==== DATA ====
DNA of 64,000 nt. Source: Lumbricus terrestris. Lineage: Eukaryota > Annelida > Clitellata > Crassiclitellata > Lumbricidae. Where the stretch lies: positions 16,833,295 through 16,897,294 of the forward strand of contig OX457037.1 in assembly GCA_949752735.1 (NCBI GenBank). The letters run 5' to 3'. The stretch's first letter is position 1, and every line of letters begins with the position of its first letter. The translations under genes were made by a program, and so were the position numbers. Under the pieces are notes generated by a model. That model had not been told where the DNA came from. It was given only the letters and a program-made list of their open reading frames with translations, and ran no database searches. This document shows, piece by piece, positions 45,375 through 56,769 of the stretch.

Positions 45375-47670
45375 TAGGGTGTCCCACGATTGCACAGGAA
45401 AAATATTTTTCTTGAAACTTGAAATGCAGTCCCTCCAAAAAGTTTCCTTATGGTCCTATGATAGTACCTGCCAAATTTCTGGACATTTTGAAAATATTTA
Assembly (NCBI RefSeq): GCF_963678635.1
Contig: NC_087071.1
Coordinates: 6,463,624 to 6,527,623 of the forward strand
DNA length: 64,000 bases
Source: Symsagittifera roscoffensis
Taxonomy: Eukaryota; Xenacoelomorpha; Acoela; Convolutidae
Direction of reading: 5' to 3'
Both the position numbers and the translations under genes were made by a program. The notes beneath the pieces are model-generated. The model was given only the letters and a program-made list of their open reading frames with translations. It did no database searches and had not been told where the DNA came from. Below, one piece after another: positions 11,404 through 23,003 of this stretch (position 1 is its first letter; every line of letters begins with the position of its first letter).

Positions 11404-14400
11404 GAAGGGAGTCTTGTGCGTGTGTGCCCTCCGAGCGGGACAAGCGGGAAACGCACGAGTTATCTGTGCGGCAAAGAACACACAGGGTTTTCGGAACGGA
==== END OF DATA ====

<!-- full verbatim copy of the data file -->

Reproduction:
DNA of 64,000 nt. Source: Lumbricus terrestris. Lineage: Eukaryota > Annelida > Clitellata > Crassiclitellata > Lumbricidae. Where the stretch lies: positions 16,833,295 through 16,897,294 of the forward strand of contig OX457037.1 in assembly GCA_949752735.1 (NCBI GenBank). The letters run 5' to 3'. The stretch's first letter is position 1, and every line of letters begins with the position of its first letter. The translations under genes were made by a program, and so were the position numbers. Under the pieces are notes generated by a model. That model had not been told where the DNA came from. It was given only the letters and a program-made list of their open reading frames with translations, and ran no database searches. This document shows, piece by piece, positions 45,375 through 56,769 of the stretch.

Positions 45375-47670
45375 TAGGGTGTCCCACGATTGCACAGGAA
45401 AAATATTTTTCTTGAAACTTGAAATGCAGTCCCTCCAAAAAGTTTCCTTATGGTCCTATGATAGTACCTGCCAAATTTCTGGACATTTTGAAAATATTTA
Assembly (NCBI RefSeq): GCF_963678635.1
Contig: NC_087071.1
Coordinates: 6,463,624 to 6,527,623 of the forward strand
DNA length: 64,000 bases
Source: Symsagittifera roscoffensis
Taxonomy: Eukaryota; Xenacoelomorpha; Acoela; Convolutidae
Direction of reading: 5' to 3'
Both the position numbers and the translations under genes were made by a program. The notes beneath the pieces are model-generated. The model was given only the letters and a program-made list of their open reading frames with translations. It did no database searches and had not been told where the DNA came from. Below, one piece after another: positions 11,404 through 23,003 of this stretch (position 1 is its first letter; every line of letters begins with the position of its first letter).

Positions 11404-14400
11404 GAAGGGAGTCTTGTGCGTGTGTGCCCTCCGAGCGGGACAAGCGGGAAACGCACGAGTTATCTGTGCGGCAAAGAACACACAGGGTTTTCGGAACGGA